NRCS and FWS Extend Wildlife Conservation Efforts to Working
MORGANTOWN, WV, September 18, 2012—Natural Resources
Conservation Service (NRCS) and the Fish and Wildlife Service (FWS) announced an
agreement providing long-term regulatory predictability for up to 30 years to
farmers and forest landowners participating in NRCS’s Working Lands for Wildlife
(WLFW) initiative. WLFW uses a voluntary, innovative and proactive approach with
farmers and forest managers to benefit high-priority habitat for seven species
of wildlife that are at-risk or candidate/listed under the Endangered Species
Act (ESA) while helping their operations remain viable and productive.
Working Lands for Wildlife gives peace of mind to farmers and forest landowners.
As long as they maintain proven conservation practices on their land that
benefit WLFW species, they can rest assured they will remain compliant with ESA
regulatory responsibilities for up to 30 years. Through WLFW, landowners can
receive technical and financial assistance by volunteering to restore habitat
for specific species on their land.
“We are working to remove the fear around the Endangered Species Act and to
empower private landowners across the country to keep working lands working
while simultaneously protecting and sustaining at-risk species,” said NRCS State
Conservationist Kevin Wickey.
WLFW is focusing on seven selected species throughout the country including the
golden-winged warbler (Vermivora chrysoptera) here in West Virginia.
||The golden-winged warbler and many other species, like ruffed grouse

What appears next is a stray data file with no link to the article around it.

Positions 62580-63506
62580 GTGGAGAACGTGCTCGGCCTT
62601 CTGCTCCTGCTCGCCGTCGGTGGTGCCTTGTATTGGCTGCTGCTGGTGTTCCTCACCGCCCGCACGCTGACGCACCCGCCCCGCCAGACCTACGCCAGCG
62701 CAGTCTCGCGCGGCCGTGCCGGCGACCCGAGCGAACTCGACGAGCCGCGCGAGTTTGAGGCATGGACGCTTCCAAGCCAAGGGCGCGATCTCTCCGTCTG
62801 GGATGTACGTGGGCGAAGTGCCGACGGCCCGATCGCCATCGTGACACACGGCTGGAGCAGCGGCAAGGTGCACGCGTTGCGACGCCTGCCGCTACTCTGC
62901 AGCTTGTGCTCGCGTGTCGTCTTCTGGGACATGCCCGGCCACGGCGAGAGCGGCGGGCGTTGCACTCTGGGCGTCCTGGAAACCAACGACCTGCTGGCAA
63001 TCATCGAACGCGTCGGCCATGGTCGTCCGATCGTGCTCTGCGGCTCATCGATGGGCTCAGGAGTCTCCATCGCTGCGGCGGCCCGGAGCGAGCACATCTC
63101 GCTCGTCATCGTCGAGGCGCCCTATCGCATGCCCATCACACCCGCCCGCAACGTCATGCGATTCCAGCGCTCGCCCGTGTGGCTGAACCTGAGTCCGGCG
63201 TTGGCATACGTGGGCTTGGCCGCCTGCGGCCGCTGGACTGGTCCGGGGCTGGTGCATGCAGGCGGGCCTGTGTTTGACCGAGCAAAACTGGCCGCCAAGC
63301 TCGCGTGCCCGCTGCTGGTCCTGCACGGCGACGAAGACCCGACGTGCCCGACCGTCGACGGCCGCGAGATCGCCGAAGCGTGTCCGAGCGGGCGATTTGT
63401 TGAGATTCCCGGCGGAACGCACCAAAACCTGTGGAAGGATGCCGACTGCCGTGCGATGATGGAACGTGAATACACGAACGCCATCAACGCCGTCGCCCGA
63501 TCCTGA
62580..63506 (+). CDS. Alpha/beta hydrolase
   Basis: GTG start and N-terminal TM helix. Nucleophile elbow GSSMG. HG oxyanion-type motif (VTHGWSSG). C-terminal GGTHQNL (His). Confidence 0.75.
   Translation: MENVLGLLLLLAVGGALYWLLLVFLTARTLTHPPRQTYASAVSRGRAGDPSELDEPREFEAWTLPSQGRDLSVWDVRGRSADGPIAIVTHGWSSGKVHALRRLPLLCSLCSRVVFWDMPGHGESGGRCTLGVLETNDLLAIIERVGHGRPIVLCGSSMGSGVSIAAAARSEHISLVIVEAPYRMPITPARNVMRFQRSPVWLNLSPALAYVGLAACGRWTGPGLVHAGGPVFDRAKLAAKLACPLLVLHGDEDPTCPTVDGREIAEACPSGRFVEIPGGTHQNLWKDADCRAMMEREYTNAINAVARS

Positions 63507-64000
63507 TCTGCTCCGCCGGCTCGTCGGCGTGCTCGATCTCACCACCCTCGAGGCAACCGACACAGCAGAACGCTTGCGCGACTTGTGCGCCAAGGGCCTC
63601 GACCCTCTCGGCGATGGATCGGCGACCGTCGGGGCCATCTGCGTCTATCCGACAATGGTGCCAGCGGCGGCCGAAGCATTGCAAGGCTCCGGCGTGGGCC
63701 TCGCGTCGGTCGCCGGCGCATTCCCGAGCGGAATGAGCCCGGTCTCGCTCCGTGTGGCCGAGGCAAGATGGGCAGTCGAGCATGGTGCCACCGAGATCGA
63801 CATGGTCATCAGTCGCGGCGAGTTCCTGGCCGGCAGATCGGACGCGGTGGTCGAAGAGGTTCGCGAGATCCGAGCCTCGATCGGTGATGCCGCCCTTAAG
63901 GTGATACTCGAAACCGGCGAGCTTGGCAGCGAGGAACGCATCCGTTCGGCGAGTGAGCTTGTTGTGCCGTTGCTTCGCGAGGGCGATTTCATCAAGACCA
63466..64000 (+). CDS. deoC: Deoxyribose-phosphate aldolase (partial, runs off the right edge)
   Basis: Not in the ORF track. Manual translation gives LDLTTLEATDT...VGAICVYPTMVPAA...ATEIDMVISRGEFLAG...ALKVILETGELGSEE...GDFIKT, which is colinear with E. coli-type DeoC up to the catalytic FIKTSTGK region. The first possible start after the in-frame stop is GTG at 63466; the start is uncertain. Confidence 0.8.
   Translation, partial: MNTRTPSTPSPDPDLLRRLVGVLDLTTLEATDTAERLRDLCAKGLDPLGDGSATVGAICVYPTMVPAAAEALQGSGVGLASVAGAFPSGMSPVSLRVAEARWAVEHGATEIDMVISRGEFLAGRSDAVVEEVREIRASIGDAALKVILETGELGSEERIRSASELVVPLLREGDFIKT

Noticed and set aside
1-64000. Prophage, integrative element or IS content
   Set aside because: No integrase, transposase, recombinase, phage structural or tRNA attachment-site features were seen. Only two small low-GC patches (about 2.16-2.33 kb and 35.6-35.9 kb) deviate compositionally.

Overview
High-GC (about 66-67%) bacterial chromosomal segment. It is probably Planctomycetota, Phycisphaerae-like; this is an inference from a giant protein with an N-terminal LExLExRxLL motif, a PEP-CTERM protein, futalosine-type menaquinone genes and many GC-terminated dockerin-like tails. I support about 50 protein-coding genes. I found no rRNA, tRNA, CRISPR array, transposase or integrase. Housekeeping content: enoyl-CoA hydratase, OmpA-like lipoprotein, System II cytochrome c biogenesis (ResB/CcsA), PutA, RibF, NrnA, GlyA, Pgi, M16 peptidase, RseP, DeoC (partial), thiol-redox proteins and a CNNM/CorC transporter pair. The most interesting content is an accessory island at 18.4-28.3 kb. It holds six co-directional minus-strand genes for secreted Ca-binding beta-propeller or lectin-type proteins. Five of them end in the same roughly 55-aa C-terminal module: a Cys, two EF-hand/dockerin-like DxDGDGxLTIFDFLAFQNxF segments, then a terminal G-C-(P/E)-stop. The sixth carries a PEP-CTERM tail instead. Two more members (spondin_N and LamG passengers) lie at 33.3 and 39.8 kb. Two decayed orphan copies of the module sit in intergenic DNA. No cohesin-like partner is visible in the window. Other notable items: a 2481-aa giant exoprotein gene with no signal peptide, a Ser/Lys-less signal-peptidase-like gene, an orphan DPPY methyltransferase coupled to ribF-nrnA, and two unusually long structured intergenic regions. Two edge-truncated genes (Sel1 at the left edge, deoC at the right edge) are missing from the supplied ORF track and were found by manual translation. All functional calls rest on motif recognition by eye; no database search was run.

or woodcock, use shrubby early successional habitats for breeding. These
areas include idle vegetated areas, forest clear-cuts, alder swamps,
areas harvested for timber, utility right-of ways, and similar areas.
The decline in the availability of these habitats may be caused by
development, re-forestation of farmland, fire suppression, and changes
in agricultural and forestry practices.
For more information about Working Lands for Wildlife, please
visit http://go.usa.gov/rsUj. Interested
producers and landowners in priority areas can enroll at their local
NRCS field office. Applications within the priority habitat areas (private
lands 2,000 to 3,200 feet in elevation) will receive highest consideration. High
priority counties are Greenbrier, Mercer, Monroe, Pocahontas, Randolph, and
Tucker. Medium priority counties are Barbour, Fayette, McDowell, Nicholas,
Preston, Raleigh, Summers, Taylor, Upshur, Webster, and Wyoming.
USDA is an equal opportunity provider, employer and lender. To
file a complaint of discrimination, write: USDA, Director, Office of Civil
Rights, 1400 Independence Ave., S.W., Washington, D.C. 20250-9410 or call
800-795-3272 (voice) or 202-720-6382 (TDD).
||Public Affairs Specialist
1550 Earl Core Road, Suite 200,
Morgantown, WV 26505
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